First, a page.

Many consumers in Michigan are struggling to overcome high levels of consumer debt. As the economy continues to falter, individuals and families are often caught in circumstances in which their outstanding debt far surpasses their ability to pay. Once this scenario is in place, it becomes very difficult to correct without an aggressive plan to eliminate a majority of their debt load. Some critics claim that irresponsible credit practices and policies have largely contributed to the current national rates of credit card debt.
Prior to Oct. 2011, spouses who did not work outside of the home were able to apply for and receive credit cards based on the household's income. However, with the implementation of the Credit Card Accountability Responsibility and Disclosure Act, the rules changed, and the Federal Reserve changed lending policies for issuers of credit cards. Based on these changes, each individual who applies for new credit lines must list his or her own personal income.
This has left approximately 16 million stay-at-home spouses in a difficult position when it comes to applying for credit card accounts. Many claim that the new policy is unfair and hinders the ability of spouses to handle bill-paying and household shopping simply because they are not the wage earner in their family. The argument can be made that while some spouses may use credit in an irresponsible manner, that does not justify limiting access to credit for all such spouses.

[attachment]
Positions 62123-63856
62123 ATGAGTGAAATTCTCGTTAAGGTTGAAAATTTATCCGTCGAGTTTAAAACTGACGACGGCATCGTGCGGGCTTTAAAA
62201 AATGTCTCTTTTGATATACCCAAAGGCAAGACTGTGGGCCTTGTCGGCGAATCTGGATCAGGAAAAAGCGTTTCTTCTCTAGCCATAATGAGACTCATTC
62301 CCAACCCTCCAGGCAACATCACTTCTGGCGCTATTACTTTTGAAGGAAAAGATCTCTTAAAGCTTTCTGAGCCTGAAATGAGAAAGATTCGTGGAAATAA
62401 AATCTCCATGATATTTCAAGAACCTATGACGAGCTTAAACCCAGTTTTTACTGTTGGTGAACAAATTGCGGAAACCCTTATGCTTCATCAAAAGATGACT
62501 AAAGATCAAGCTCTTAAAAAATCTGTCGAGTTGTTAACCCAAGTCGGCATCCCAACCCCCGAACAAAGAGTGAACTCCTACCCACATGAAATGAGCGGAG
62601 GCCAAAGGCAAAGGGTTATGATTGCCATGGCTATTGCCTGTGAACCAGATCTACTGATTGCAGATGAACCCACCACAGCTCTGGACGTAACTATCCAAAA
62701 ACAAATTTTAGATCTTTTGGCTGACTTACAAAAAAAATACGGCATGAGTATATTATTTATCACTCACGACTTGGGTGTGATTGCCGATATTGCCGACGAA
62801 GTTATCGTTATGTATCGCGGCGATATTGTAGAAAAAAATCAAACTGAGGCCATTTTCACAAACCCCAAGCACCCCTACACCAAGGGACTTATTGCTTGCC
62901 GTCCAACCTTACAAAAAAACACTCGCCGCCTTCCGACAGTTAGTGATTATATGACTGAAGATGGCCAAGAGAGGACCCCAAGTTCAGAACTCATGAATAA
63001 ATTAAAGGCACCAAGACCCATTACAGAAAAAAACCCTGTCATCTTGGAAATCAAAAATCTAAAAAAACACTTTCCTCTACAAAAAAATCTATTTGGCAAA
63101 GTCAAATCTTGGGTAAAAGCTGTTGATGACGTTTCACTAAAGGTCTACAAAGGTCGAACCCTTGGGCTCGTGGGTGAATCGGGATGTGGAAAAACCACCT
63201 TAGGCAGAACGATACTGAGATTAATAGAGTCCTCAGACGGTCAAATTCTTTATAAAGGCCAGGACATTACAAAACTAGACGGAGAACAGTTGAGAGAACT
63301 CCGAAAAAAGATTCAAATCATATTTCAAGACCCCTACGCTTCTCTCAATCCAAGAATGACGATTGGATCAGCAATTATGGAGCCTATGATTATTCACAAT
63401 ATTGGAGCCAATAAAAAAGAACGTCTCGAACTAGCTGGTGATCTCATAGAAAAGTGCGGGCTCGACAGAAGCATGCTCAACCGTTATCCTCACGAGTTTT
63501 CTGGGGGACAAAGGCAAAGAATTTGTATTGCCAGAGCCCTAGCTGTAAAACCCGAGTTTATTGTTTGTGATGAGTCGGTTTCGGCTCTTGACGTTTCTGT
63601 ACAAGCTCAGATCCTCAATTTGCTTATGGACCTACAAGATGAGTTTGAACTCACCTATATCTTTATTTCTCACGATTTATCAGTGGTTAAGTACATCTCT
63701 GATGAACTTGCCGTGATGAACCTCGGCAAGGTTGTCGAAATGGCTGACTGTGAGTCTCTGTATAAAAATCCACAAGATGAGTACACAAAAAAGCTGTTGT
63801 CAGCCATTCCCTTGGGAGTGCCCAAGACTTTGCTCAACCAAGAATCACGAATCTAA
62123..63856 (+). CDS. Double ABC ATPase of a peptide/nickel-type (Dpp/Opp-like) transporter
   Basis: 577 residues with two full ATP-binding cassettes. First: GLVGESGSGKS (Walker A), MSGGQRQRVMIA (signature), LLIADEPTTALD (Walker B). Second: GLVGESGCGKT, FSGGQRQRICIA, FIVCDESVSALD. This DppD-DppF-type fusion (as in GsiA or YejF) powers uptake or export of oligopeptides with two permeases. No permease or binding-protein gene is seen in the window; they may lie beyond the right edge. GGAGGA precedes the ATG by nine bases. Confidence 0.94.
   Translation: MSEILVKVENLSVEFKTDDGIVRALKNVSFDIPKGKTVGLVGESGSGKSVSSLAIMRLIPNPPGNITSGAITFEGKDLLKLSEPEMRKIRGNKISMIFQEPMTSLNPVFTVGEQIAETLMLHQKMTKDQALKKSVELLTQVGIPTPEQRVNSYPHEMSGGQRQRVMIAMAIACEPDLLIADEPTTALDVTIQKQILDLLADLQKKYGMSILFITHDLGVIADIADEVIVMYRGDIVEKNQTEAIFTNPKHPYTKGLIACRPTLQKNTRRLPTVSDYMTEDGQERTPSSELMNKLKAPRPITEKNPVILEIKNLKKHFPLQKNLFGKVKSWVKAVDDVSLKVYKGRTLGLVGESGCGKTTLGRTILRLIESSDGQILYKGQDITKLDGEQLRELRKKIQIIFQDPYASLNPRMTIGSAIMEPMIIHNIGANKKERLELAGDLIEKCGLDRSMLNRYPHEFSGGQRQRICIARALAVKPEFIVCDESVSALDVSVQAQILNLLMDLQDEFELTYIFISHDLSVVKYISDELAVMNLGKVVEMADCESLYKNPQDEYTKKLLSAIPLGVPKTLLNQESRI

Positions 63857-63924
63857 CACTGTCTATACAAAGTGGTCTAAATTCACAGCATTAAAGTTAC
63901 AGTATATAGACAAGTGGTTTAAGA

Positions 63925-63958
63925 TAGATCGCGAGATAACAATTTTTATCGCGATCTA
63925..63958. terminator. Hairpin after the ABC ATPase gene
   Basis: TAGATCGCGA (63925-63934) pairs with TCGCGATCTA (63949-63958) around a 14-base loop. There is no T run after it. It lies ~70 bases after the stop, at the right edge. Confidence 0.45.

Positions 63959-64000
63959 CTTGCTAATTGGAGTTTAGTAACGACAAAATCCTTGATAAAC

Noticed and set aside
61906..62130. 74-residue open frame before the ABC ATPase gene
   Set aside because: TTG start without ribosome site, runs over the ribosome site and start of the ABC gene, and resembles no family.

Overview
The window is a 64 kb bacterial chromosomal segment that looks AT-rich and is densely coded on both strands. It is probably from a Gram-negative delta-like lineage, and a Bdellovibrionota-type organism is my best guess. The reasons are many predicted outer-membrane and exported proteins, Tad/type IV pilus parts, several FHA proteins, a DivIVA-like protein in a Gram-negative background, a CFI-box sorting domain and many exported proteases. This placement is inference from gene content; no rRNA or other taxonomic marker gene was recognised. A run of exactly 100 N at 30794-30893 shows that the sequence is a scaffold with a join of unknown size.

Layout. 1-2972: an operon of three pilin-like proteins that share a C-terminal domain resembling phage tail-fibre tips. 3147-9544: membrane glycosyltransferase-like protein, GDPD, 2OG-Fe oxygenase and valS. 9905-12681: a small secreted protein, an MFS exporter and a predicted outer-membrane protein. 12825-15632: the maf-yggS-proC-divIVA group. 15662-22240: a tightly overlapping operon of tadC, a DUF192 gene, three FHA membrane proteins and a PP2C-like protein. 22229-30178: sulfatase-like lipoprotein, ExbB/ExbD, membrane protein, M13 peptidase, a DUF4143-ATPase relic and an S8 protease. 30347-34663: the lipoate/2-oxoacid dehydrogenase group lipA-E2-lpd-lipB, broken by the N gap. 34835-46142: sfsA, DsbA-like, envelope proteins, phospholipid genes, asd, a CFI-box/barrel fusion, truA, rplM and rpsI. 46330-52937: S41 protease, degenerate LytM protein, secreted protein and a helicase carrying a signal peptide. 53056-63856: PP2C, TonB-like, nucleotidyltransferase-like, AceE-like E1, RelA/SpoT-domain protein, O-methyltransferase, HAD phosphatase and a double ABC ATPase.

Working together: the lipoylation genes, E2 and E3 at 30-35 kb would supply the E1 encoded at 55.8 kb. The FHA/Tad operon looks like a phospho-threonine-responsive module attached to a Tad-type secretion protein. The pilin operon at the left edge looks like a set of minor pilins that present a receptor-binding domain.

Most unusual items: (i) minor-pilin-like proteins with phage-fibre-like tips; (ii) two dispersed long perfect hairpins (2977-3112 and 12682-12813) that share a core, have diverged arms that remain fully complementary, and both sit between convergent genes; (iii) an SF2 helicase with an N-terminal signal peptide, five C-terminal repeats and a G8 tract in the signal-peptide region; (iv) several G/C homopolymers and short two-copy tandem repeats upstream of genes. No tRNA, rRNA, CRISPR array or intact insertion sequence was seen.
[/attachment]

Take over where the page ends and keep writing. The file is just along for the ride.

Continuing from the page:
A new proposal by the Consumer Financial Protection Bureau would loosen these restrictions and allow spouse easier access to credit cards. Unfortunately, for many Michigan households, the change may have little effect. For families who are already buried under heavy loads of credit card debt, it may be too late to open new accounts in an effort to shift that debt to lower interest rate cards. In many cases, filing for personal bankruptcy is the only option that will effectively remove the majority of consumer debt and allow individuals and families the ability to rebuild their financial stability.
Source: MarketWatch, "Should stay-at-home spouses get their own credit cards?" AnnaMaria Andriotis, Oct. 22, 2012